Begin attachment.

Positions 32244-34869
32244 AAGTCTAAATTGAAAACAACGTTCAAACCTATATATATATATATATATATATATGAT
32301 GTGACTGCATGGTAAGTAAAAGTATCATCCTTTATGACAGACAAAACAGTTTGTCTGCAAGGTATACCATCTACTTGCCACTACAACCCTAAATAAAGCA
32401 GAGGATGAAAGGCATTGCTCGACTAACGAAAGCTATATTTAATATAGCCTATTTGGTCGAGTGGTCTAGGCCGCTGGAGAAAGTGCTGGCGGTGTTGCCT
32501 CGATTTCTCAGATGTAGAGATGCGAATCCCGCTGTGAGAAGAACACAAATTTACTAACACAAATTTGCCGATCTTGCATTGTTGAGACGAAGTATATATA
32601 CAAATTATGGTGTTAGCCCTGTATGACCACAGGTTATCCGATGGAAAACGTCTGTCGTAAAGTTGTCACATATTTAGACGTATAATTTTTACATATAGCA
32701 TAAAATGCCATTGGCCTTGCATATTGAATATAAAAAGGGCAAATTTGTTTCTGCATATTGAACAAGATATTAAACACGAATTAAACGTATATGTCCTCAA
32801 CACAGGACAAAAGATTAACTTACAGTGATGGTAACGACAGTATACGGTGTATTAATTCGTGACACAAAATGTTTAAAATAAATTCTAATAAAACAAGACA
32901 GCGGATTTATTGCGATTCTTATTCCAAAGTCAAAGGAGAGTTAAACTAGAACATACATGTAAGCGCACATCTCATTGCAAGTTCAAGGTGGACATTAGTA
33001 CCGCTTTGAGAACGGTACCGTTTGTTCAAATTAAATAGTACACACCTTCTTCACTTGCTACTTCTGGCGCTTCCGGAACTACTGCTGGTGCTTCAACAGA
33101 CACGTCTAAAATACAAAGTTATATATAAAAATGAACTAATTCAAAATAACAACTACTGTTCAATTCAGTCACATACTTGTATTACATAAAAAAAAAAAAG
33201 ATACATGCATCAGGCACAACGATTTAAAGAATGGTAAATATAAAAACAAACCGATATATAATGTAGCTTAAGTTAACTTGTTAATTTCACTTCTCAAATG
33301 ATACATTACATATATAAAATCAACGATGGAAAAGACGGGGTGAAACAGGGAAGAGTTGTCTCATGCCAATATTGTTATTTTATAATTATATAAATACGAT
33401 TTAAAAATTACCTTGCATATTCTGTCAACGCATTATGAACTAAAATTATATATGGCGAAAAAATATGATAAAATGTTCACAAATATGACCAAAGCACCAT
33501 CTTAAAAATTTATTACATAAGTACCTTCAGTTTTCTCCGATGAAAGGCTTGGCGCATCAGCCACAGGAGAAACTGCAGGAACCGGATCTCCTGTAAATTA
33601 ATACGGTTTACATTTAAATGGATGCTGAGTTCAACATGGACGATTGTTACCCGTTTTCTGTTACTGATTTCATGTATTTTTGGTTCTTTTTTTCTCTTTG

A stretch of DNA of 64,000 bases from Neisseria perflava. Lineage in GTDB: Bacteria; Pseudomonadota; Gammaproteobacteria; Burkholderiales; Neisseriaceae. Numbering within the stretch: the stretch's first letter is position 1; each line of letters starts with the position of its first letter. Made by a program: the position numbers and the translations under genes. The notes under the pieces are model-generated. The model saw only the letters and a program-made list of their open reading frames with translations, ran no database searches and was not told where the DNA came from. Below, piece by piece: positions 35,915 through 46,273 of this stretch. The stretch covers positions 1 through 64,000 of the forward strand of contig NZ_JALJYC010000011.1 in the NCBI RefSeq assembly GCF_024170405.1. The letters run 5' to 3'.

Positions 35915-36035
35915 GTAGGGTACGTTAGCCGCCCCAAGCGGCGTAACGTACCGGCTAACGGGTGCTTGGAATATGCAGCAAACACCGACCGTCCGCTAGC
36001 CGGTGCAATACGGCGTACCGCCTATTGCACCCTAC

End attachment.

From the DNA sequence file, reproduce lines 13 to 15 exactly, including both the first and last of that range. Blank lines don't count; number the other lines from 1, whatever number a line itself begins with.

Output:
33301 ATACATTACATATATAAAATCAACGATGGAAAAGACGGGGTGAAACAGGGAAGAGTTGTCTCATGCCAATATTGTTATTTTATAATTATATAAATACGAT
33401 TTAAAAATTACCTTGCATATTCTGTCAACGCATTATGAACTAAAATTATATATGGCGAAAAAATATGATAAAATGTTCACAAATATGACCAAAGCACCAT
33501 CTTAAAAATTTATTACATAAGTACCTTCAGTTTTCTCCGATGAAAGGCTTGGCGCATCAGCCACAGGAGAAACTGCAGGAACCGGATCTCCTGTAAATTA